Millennial journalists’ need for guidance

The past two internships I’ve been apart of, I’ve mostly worked with people older than me. I have not noticed a huge difference between the “boomers” or members of “generation X,” however, and I think that has to do with the field I’m apart of: journalism. To succeed in journalism these days, you have to constantly know your audience, which cuts down on the generational gap in the newsroom. For example, my editor, who is in his late 50s, is just as efficient with technology as I am — he has to be to in order for the publication to stay relevant.

In terms of my generation, the millenials, I believe we have a lot to offer. We’re very open-minded multi-taskers who have an eagerness to contribute to something significant. If we become passionate about something — writing, for example — then we will do our best to succeed at it. One disadvantage we bring to the table, though, is our constant need for guidance.

Everyone I know in my age group who is employed wants to do good by their boss; our generation has a huge desire to add to the discussion. But, with this desire comes a need for feedback. We’re so desperate to contribute that we’re constantly seeking approval to make sure we’re doing our work correctly. Without criticism — positive or negative — we tend to feel a little lost.

Specifically for journalists, in order to combat our neediness, there are a few things we have to learn.

First, other staff members already have a lot going on; they can’t watch every step you make and critique it.

Second, there is no training seminar provided by the publication before you start writing. Journalism is a learn-as-you-go type of job — you aren’t taught in school how to interview a drug addict, for example.  Eventually, after going into the field and immersing yourself in the story everyday, you’ll get the hang of it.

Third, if your editor isn’t screaming at you about the quality of your work, then everything is fine; newspapers are fast-paced, constantly moving businesses that expect quality output each day. If you aren’t being addressed, then that means your work is matching the quality output.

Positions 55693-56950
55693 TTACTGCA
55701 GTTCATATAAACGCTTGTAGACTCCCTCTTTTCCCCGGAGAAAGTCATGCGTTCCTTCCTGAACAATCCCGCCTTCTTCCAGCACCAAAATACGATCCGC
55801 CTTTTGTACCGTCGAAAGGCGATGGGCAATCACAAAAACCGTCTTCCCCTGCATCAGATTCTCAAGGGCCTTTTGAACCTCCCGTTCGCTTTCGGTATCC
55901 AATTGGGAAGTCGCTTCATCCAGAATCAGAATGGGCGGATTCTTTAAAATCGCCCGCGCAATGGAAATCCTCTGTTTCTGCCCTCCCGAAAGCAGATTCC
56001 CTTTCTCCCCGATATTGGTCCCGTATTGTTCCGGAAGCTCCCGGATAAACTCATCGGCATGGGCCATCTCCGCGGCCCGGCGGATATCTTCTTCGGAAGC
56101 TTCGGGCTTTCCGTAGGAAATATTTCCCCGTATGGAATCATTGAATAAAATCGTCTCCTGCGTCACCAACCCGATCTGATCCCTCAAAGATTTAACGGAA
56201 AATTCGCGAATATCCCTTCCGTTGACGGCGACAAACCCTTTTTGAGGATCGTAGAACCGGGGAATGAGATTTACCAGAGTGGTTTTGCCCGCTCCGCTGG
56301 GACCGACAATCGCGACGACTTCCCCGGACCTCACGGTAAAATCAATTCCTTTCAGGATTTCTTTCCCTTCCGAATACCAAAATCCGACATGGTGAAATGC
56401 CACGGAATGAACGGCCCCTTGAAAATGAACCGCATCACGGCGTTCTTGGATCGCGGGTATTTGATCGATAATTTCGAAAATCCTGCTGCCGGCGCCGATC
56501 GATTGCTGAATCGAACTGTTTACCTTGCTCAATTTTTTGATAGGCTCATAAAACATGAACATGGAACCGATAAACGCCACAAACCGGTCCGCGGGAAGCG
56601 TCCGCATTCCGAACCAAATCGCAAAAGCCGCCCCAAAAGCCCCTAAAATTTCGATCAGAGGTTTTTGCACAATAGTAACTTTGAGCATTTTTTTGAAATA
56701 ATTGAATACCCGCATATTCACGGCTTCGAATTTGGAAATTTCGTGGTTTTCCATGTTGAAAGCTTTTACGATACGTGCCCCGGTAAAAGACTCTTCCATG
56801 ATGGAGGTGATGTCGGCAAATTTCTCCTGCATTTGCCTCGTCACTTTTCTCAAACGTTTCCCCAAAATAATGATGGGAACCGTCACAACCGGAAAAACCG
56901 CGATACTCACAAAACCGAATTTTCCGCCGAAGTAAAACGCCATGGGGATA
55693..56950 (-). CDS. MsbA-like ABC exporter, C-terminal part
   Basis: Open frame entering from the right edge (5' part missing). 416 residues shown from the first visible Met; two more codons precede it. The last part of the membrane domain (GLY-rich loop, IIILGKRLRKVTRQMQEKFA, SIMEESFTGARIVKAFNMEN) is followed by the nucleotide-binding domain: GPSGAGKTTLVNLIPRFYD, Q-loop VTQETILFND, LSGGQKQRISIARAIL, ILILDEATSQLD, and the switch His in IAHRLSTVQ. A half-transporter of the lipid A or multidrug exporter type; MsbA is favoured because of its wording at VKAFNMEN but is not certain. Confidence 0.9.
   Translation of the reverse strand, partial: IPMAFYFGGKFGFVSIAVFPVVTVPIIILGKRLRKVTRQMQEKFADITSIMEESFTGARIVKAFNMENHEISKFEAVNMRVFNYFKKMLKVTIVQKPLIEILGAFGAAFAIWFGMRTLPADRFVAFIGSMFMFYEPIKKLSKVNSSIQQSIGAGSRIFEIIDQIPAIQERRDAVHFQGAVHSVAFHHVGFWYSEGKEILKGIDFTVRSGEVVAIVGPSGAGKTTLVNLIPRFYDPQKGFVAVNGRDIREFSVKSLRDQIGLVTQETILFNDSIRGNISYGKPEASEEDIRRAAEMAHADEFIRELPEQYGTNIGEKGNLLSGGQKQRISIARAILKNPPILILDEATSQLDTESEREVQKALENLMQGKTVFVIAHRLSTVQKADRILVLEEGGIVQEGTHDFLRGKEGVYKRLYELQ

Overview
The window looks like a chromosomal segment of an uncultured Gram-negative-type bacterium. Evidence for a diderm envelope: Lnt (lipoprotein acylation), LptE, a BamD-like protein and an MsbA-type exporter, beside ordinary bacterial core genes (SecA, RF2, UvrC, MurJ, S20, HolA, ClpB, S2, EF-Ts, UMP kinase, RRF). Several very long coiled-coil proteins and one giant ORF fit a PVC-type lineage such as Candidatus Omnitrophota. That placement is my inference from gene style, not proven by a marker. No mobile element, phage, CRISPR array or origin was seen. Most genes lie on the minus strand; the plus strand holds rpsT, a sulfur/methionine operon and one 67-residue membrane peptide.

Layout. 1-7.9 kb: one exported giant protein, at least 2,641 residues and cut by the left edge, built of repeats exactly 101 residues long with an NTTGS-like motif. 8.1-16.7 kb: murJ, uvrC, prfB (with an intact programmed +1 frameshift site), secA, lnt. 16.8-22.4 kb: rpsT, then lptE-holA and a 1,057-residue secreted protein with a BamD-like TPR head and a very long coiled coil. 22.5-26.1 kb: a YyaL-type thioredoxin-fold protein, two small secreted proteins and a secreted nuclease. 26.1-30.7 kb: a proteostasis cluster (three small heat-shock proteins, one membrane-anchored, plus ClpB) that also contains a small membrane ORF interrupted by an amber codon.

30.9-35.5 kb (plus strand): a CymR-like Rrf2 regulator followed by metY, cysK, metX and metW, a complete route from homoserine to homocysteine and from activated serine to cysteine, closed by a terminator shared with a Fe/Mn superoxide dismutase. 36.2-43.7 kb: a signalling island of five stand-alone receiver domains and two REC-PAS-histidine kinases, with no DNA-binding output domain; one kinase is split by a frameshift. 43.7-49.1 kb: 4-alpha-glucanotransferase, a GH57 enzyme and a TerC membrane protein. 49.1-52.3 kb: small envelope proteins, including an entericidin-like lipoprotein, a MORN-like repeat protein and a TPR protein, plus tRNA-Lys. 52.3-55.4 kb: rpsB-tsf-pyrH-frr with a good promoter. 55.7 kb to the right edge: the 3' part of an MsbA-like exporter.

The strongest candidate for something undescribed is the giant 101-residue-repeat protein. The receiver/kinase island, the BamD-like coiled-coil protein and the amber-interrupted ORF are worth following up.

Of course, it is always good to still ask questions; you want to still learn from your coworkers and soak in as much information as you can. But, being a journalist sometimes requires you to learn out in the field rather than from others in the newsroom.


About reedjackso2

A 22-year-old journalist who enjoys reporting on the various crimes, concerts and characters that make his hometown of Portland so unique.
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One Response to Millennial journalists’ need for guidance

  1. It’s kind of funny, isn’t it? We’re a generation of independent thinkers and of independent people in general, but we still thrive on grades. My teachers in high school and at U of O always went on about how odd it was that we were so into grading. It’s the same thing in the job force, constantly wanting feedback and approval. It’s like we need to be told how good we are – or aren’t, and maybe it’s just so we know that we’re still being watched and read, because it’s better than being ignored.

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